The companies tried to resolve the matter amicably, according to court documents. During those discussions, Jaguar claims it objected to Panther's use of the single leaping feline alone or in conjunction with the Panther Premium Logistics word mark.
In its response filed March 23 to the lawsuit, Panther noted that it had voluntarily abandoned an intent-to-use application for the stand-alone logo on Nov. 6 and said the decision was made "without admission of wrongdoing, and was solely based on the desire to avoid a controversy." But the company added that Jaguar was aware of its intentions to shift to the leaping feline in conjunction with the Panther Premium Logistics word mark as early as October 2014 and never objected to its use until the lawsuit.
An attempt-to-use application for the logo was filed on Nov. 13, according to U.S. Patent and Trademark Office records. Panther claimed that it moved forward with what it described as an "extremely expensive" transition to the logo, which was being used on trucks and other vehicles.
The logo also appears on the company's website.
"Defendants invested in their business while reasonably believing Plaintiff would not pursue a claim for trademark infringement against them," Panther said in its response to the lawsuit.
Martin Thoma, a principal at Little Rock-based brand leadership firm Thoma Thoma and author of Branding Like the Big Boys, said it's common for companies like Jaguar to pursue legal action for trademark infringement. Thoma added it's vital for well-known companies to protect their brands, so they constantly look for potential violations and are ready to act with any assumption of infringement.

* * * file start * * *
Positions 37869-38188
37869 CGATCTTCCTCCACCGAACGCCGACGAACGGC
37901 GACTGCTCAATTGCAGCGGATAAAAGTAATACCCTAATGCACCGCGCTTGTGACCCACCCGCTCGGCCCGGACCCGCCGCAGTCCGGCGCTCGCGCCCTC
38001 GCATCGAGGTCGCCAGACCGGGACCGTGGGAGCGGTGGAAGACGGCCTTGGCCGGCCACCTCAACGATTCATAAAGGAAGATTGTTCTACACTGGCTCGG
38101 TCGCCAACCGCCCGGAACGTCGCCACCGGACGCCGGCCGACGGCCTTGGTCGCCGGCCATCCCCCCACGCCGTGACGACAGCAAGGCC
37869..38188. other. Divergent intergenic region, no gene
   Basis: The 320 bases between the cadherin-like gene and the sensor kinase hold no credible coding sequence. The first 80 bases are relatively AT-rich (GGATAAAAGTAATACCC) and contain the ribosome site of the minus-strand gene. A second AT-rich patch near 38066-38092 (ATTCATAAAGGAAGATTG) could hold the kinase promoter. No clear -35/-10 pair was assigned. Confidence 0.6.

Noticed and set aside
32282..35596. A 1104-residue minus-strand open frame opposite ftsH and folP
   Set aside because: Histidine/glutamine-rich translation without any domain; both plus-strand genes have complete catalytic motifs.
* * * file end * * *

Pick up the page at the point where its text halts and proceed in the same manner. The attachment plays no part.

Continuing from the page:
It can make branding for new companies -- or the re-branding of existing ones -- a challenge. The previous Panther logo, which was not opposed by Jaguar in the case documents, consisted of the partial bodies of two felines extending from either end of the Panther word mark.
"It's not uncommon in the creation and design phase to come up with something that's similar or possible infringement," Thoma said. "We've encountered that plenty of times in our practice. That's just something that, as you're working through this, you're trying to thread the needle and come up with something that's unique, that's appealing, aesthetically correct, but is yours and yours alone."
Panther -- which accounted for $316.7 million of ArcBest's $2.6 billion in revenue in 2014 -- maintains that it has accomplished that threading of the needle in its response to the Jaguar Land Rover lawsuit. The company denies the trademark infringement and dilution claims have merit, that the feline logos are virtually similar or that the "Jaguar Leaper Device" is famous. The court documents also emphasized that the company is using its logo in connection to the transportation of freight, not simply transportation services.
But Henry and Thoma agree the lawsuit could to be costly for Panther depending on the outcome. Among its claims for relief, Jaguar Land Rover is seeking damages and the destruction of all products bearing the logo.
"It can be expensive, time consuming, and it could damage a company," Thoma said. "So you really seek to mitigate that risk on the front end and not end up in a situation where all your reputation and brand equity is at risk because somebody else thinks they own it."
SundayMonday Business on 05/17/2015
Print Headline: Jaguar, Panther show legal claws over logo